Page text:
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5 min read - Wednesday 22nd December 2021 

It’s not all about Christmas! The Art of Winter Festivities

By Lois Freeman

The month of December is saturated with the art of Christmas. Nativity scenes beam through church windows and down every city street is an artfully decorated christmas tree, or a house laden with lights. As over 2 billion of us ready ourselves for a month of celebration defined largely by the Christian faith, communities across the globe also use art to celebrate their own winter festivities.


Hanukkah- Sunday 28th November until Monday 6th December



Image description: The Menorah of ‘Hanukkah’ - One central candle above the star of David, with 8 other candles either side.


The Jewish festival of Hanukkah celebrates the historic victory of the Jews against the Syrian-Greeks through a ritual of nightly candle-lighting, prayers, and special fried foods - Potato ‘Latkes’ and jam-filled ‘sufganyas’. The festival, which translates to ‘dedication’, honours the subsequent reclamation of the holy temple in Jerusalem, and the reassertion of Jewish religious beliefs.


When they lit the Holy Temple’s Menorah, with the single days worth of uncontaminated olive oil left there by the Greeks, it lasted for 8 days. This miracle dictates how now, during the  ‘festival of lights’, the iconic Menorah is lit each night, candle-by-candle, until they all burn together on the eighth day. Such celebration demonstrates how light can be used artistically as a shared symbol, visually broadcasting a story of reclamation through the homes of modern-day Jews.


Kwanzaa- Sunday 26th December until Saturday 1st January


The 7-day, American holiday of ‘Kwanzaa’ is a celebration of both Continental African and African American culture. The festivity originated in 1966 as a creation by Dr. Maulana Karenga to help rebuild communities in response to riots in Los Angeles. It is an exuberant holiday fuelled by colour and creative expression, promoting pride in heritage and multiculturalism.


Kwanzaa has a strong focus on artistic expression through song, dance, storytelling and poetry. There are Spotify playlists dedicated to the festival and live poetry readings across America. It’s sixth ‘core principle’ is ‘Kuumba’ or creativity, which mandates that we must do everything we can to ‘leave our community more beautiful and beneficial than we inherited it’.


On day six of the festivities, each person creates something to share with their family, to rejoice in the joy, education and understanding that art can bring. The holiday also has a strong aesthetic drive, encouraging people to ‘select the most beautiful objects of art, colourful African cloth, fresh fruits and vegetables’ to represent African culture in the best way possible.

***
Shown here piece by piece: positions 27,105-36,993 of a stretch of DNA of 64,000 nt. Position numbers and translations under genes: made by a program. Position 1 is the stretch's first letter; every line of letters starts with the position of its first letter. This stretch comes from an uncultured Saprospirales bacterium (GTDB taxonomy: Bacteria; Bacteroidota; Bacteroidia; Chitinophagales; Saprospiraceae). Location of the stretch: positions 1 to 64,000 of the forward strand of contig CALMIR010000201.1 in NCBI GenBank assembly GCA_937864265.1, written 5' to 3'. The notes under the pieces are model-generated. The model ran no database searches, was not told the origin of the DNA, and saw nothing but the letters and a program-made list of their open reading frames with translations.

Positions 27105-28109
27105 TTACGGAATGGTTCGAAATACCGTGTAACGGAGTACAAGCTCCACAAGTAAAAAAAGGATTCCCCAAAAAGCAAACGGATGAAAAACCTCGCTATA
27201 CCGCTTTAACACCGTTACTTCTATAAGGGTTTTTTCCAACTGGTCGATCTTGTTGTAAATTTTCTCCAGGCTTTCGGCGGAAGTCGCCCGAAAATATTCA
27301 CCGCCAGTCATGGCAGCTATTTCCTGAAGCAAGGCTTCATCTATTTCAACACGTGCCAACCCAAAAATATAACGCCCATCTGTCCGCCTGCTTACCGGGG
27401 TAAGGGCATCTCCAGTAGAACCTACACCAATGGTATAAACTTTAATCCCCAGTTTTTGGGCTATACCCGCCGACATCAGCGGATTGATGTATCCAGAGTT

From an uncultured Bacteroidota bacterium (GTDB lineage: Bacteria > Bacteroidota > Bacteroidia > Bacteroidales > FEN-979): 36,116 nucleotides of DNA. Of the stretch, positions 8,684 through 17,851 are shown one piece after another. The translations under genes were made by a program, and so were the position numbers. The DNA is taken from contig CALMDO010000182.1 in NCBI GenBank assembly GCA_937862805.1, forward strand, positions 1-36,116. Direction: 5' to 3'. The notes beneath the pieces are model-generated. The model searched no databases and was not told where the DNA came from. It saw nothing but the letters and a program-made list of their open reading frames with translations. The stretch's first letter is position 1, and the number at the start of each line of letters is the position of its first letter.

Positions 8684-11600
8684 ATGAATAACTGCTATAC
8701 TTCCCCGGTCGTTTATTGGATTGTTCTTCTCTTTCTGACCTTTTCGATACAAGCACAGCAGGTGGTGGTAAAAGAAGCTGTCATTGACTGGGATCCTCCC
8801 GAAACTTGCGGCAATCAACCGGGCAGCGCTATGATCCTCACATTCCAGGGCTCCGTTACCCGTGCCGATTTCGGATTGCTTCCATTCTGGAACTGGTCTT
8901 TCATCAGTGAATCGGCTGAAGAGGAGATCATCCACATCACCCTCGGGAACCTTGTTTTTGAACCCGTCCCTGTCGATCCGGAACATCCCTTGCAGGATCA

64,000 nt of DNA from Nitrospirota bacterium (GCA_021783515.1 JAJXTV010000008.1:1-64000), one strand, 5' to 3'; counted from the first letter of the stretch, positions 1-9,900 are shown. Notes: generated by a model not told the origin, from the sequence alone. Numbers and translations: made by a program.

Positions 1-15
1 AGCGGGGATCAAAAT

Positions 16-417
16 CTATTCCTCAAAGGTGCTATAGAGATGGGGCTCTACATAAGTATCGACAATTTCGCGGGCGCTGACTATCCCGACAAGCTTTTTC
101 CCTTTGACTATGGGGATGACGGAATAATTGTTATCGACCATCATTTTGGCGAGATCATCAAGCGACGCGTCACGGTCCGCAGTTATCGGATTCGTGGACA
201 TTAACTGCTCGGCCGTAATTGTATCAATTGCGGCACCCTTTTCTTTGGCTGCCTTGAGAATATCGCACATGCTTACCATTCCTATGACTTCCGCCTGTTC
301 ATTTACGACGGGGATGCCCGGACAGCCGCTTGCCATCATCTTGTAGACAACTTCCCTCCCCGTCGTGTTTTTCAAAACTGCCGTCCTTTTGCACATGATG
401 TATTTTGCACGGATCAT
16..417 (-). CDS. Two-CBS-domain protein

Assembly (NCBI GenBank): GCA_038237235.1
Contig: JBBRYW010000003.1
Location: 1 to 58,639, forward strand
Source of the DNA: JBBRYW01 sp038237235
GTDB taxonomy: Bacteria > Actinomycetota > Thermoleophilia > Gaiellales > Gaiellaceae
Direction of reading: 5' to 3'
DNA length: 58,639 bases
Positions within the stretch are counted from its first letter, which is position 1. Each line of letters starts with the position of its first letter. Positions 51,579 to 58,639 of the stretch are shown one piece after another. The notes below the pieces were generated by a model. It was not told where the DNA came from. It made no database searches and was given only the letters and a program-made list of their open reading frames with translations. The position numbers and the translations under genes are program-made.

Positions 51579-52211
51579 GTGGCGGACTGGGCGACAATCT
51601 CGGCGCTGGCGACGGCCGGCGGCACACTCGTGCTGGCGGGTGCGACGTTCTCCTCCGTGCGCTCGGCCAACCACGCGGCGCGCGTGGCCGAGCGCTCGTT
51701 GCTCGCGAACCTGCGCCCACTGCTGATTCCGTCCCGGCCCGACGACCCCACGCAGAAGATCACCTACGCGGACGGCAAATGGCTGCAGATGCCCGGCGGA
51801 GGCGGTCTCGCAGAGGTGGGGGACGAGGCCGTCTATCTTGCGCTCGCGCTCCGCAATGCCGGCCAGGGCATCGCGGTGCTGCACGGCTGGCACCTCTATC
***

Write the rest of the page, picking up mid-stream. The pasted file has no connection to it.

Image description: A community plays African drums to celebrate Kwanzaa.


Chinese New Year - Tuesday 1st February until Friday 11th February

Celebrated by more than 20% of the world, Chinese New Year began as a ceremonial day of prayer and has evolved into a vibrant festival of food, colour and light. Fireworks are used to light up the sky to honour the myth of the man-eating sea monster Nian, who was famously fought off with red objects, bright lights and firecrackers. The colour red has since symbolically developed into a weapon against evil spirits and can be seen in the red lanterns and strings of chilli peppers which line the streets, the red paper pasted on people’s homes, and the red envelopes filled with money and given to children.


The art of Chinese New Year seeps into its every aspect - from cleaning and cooking to collective street art. Many cleanse their homes of the year's bad energy through the ritual of a deep spring clean. Beautifully folded Chinese dumplings or yuanxiao (glutinous rice balls) are traditionally consumed for breakfast, lunch and dinner and lion and dragon dances form parades through towns and cities, bringing good luck for the new year.


Image description: A Chinese New Year parade with colourful dragons and red lanterns.


Art manifests itself in more holidays than just Christmas. It is felt through the celebrations of all winter festivities across the world. Communities cook enchanting fried delights, create history-rich theatrical performances and display reams of lights and decorations to evoke their own myths and legends.


Gatekeeper Magazine© 2021